English customs and traditions
If you arrive in Great Britain you'll hear the word "tradition" everywhere. Englishmen have sentimental love for things and traditions. They also enjoy antiques. In many houses in Great Britain you can still see how people lived centuries before. Traditions are very much kept alive.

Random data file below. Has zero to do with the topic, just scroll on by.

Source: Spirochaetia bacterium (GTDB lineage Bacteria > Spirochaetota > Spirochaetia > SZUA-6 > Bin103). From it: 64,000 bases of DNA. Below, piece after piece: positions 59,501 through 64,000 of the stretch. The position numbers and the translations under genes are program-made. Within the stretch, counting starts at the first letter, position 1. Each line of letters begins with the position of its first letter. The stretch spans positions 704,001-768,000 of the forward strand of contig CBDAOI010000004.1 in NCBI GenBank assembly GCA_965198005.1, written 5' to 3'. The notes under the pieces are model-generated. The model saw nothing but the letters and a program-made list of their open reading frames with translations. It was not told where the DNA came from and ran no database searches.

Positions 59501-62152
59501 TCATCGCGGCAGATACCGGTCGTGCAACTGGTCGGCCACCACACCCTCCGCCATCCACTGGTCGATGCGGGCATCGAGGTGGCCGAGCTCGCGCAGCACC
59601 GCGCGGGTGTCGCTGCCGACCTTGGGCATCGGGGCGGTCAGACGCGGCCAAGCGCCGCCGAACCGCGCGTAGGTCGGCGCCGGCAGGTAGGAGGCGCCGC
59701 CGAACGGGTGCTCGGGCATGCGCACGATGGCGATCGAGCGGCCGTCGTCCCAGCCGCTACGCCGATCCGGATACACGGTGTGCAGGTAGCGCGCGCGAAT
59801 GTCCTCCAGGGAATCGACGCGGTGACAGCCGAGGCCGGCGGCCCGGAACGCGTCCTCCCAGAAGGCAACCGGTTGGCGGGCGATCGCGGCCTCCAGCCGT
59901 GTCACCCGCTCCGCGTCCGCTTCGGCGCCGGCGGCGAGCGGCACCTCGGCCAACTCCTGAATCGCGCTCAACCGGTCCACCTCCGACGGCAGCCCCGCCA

An example is the Yeomen-Warders who are dressed in traditional medieval clothes and the traditional dress of the Horse Guards regiment has existed since the twelfth century. In the House of Lords of the British Parliament there are two rows of benches for lords and a sack of wool for the Lord Chancellor to sit on it. This is so because in the old times wool made England rich and powerful. In the House of Commons you will see two rows of benches for the two parties: the government on one side and the opposition - on the other. In front of the benches there is the strip on a carpet and when a member speaking in the House puts his foot beyond that strip, there is a shout "Order!". This dates from the time when the members had swords on them and during the discussion might want to start fighting. The word "order" reminded them that no fighting was allowed in the House. Another old custom remains from the time when there was a lot of robbers in London. In those days the shouting "Who goes home?" was often heard in the Houses of Parliament and the members went in groups along the dark narrow streets of the old city. In modern London with its well-lit streets the shouting "Who goes home?" is still heard.